Giving Back to Neature

When I started drawing this I tried several times to draw people a peace pipe together, I quickly realized that was outside of my artistic ability. Instead I sketched a picture of a fire with an image. To me the fire represents life. Fire gives life and takes life away. For many ecosystems fire is crucial to replenish the soil and give new life to the environment. I think that this fire can also represent a way to ask permission for being on the land. When you smoke a peace pipe you require fire and many First Nations rituals required fire. In many ways the fire is a metaphor for the destruction of the environment caused by humans, but it can also be a symbol for how we can save the environment if we take the right steps.

Eco literacy braid

A common theme in all of the love letters, poems, songs, etc. was education. This is probably the case because we are aspiring teachers. The three letters/poems that I chose to braid were Eilysh, Kayla and my own. We all talk about education as being an important part of creating and sustaining eco literacy. In Kayla‘s acrostic poem, one of the points she makes is: “Teaching your friends and family about the environment, your environmental ways and sustainability is an increasing interest to you”. This speaks to me because it was closely related to one of the traits I throughly admire about my girlfriend in that she is constantly seeking out education about the environment. Kayla and Eilysh both talk about loving the environment and spreading that love. I think this is something that is implied in my love letter because I don’t think that anybody would try so hard to make the environment a better place if they didn’t love it. Eilysh really exemplifies this love when she tells her sister that her “love for the environment is contagious”.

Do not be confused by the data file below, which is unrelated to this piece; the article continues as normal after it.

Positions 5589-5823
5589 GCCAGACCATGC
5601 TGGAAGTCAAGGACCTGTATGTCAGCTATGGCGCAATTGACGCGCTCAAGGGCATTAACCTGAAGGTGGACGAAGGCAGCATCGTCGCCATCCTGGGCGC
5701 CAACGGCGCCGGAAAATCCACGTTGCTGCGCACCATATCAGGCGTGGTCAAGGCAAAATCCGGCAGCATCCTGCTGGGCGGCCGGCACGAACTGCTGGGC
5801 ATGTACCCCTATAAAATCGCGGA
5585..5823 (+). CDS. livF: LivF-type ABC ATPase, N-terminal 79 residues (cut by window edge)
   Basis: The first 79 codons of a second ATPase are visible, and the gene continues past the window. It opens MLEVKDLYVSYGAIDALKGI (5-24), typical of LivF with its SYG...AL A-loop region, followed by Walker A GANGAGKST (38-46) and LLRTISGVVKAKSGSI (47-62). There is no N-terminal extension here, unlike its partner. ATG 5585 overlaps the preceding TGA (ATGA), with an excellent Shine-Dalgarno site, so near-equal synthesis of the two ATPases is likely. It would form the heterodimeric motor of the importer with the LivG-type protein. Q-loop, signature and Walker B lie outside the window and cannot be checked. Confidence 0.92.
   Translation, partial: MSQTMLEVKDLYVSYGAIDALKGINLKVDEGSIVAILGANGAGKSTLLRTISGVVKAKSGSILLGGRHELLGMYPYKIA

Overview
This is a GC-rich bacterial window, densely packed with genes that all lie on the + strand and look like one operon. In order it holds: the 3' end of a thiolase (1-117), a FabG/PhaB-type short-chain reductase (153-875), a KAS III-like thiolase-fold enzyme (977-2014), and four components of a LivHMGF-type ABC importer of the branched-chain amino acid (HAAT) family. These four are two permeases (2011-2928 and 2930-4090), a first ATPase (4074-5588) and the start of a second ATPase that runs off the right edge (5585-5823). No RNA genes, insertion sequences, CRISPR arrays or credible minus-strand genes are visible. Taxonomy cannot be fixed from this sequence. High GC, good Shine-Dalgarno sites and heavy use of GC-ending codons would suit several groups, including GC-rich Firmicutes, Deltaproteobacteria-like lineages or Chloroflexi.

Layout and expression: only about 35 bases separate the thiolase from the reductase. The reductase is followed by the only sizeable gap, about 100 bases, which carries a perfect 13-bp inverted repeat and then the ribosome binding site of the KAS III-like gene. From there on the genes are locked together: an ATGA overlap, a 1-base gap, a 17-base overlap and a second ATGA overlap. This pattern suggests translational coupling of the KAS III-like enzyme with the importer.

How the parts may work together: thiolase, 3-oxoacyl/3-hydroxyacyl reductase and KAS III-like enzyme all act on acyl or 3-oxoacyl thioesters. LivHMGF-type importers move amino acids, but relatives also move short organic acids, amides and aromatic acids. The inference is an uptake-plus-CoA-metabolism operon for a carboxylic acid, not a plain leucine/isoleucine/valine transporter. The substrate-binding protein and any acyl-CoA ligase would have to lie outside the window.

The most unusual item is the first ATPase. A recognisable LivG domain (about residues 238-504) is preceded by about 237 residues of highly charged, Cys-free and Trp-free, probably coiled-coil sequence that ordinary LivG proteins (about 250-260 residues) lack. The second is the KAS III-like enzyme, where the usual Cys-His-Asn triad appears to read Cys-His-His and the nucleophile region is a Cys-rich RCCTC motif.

One my favourite things about how my letter relates to Eilysh’s poem is that we both mention that it is unrealistic for one person to think they can change the world. In my letter I say that Sydney’s “life goal to end pollution and save the world may be a little far fetched but is enviable never the less.” Meanwhile Eilysh calls her sister Chloe naive for thinking she can change the world.

I think that all of these people that we envy are prime examples of people that have been prepared to be valuable members of a sustainable society. (Capra, 2007, pg 9) That is probably the biggest thing that relates them all and makes us take notice of their eco literacy.


Capra, F. (2007). Sustainable Living, Ecological Literacy, and the Breath of Life. Canadian Journal of Environmental Education, 12(1), 9-18.